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humans beaten in the 2015 Arimaa match
I have developed a neural network architecture which is ridiculously effective for the specific task of learning long-ish term strategies to accomplish tasks. Arimaa (or any turn-based adversarial game, really) sounds like exactly the sort of thing it *could* do very well.

It basically consists of a recurrent neural network using backpropagation-through-time - and also capable of direct backprop on the outputs of its previous states. A few of the outputs are reserved for making predictions about how well it will be doing in various timeframes, and it gets positive/negative feedback (on ALL of its past decisions within that timeframe) depending on whether it's beaten or failed to beat the predictions it made that many turns ago. And likewise the predictions can be refined with backpropagation every round (against previous states) using the current state as the 'correct' value.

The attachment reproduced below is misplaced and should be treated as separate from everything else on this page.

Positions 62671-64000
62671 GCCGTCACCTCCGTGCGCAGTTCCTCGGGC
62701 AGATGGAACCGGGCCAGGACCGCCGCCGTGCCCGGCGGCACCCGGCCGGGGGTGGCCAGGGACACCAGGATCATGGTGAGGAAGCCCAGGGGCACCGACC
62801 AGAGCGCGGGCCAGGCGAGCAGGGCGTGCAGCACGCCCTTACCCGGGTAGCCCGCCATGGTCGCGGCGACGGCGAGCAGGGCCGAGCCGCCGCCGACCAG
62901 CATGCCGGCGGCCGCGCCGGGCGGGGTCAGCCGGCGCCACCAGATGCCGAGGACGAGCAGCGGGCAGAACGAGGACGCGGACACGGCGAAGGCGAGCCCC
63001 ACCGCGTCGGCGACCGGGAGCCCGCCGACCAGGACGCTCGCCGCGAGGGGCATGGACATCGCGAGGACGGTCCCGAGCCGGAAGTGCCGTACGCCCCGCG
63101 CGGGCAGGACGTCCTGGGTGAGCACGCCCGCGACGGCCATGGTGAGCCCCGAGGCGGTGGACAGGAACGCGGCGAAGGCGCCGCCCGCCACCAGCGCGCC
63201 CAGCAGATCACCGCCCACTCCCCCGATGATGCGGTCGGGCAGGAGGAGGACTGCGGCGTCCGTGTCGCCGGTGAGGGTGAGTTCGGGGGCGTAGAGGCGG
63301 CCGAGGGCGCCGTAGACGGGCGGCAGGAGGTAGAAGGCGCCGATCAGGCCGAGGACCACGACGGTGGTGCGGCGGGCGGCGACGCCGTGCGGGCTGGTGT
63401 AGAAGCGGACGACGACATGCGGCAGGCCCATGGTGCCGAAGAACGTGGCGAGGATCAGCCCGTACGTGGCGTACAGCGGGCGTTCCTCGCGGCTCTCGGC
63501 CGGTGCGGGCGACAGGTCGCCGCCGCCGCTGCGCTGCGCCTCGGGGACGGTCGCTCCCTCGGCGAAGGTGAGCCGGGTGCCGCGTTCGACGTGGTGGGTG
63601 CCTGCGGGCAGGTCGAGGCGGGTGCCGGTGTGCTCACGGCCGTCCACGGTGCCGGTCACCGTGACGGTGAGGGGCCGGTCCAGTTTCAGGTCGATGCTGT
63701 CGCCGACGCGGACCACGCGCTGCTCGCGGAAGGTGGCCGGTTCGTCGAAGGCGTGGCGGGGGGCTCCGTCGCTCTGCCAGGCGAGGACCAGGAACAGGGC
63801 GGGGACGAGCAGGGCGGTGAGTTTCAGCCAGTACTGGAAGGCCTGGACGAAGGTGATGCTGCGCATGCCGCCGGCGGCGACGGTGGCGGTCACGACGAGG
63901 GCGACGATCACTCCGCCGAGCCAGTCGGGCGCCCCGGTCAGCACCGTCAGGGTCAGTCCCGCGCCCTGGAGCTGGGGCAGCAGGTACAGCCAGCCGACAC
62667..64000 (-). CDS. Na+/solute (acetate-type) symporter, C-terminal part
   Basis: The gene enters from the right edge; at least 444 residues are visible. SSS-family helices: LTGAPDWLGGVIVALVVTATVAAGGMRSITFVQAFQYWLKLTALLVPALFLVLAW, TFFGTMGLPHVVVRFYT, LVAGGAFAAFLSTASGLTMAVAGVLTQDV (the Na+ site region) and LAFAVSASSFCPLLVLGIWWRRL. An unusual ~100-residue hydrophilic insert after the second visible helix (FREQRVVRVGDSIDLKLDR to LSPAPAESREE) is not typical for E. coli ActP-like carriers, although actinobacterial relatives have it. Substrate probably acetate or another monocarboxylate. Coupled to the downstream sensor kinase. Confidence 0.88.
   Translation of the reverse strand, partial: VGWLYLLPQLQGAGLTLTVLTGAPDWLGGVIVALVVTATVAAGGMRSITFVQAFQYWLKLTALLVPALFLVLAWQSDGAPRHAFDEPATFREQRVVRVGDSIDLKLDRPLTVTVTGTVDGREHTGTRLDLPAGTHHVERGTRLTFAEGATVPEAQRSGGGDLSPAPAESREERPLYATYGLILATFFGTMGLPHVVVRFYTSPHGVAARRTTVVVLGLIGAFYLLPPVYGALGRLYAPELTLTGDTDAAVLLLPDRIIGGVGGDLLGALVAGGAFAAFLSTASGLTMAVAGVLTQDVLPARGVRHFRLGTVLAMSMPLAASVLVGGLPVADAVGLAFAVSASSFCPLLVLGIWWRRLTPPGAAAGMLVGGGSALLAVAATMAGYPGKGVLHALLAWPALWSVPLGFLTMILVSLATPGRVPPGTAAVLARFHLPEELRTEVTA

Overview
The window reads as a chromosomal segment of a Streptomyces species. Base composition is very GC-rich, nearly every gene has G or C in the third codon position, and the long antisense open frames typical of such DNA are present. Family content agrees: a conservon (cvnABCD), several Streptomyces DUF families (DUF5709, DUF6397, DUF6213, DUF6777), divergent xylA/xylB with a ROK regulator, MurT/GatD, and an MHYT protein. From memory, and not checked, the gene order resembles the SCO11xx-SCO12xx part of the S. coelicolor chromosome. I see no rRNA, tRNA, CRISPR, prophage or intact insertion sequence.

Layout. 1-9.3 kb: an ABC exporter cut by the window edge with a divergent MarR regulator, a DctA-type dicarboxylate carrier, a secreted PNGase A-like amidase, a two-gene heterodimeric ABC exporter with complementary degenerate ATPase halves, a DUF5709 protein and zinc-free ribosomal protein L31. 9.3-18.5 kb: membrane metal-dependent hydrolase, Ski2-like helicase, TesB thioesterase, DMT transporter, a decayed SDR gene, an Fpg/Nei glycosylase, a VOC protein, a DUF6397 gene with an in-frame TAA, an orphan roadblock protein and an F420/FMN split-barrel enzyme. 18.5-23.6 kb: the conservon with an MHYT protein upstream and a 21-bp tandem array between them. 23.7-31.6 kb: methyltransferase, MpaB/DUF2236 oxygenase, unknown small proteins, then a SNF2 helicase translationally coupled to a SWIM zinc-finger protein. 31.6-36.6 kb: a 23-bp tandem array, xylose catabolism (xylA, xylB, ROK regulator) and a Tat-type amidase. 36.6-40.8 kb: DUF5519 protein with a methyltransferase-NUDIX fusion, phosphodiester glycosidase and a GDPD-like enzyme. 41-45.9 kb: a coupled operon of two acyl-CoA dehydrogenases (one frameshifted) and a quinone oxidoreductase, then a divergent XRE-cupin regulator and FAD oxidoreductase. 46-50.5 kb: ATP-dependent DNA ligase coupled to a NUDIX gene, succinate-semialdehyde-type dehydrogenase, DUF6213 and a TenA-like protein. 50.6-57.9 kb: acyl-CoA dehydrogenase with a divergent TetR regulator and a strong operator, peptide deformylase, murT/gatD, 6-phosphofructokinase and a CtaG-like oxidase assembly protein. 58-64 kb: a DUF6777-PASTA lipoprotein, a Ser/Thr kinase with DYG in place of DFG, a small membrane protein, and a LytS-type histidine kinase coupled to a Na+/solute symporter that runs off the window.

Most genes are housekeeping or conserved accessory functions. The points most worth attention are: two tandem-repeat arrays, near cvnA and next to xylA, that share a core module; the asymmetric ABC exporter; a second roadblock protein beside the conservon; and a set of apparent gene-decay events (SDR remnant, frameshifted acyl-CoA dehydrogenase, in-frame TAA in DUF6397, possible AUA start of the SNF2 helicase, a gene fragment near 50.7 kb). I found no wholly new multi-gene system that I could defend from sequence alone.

Of course neural networks are not the "refined brute force" approach that Arimaa was designed to be difficult for. Go is even more resistant to refined brute-force search than chess, so I don't really understand the motivation for creating Arimaa, unless it's good intellectual fun to play as, you know, a game for humans.

But, hmm, I think Go would be very amenable to the recurrent-network approach, too.

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RE: humans beaten in the 2015 Arimaa match - by Bear - 12-09-2015, 01:51 PM

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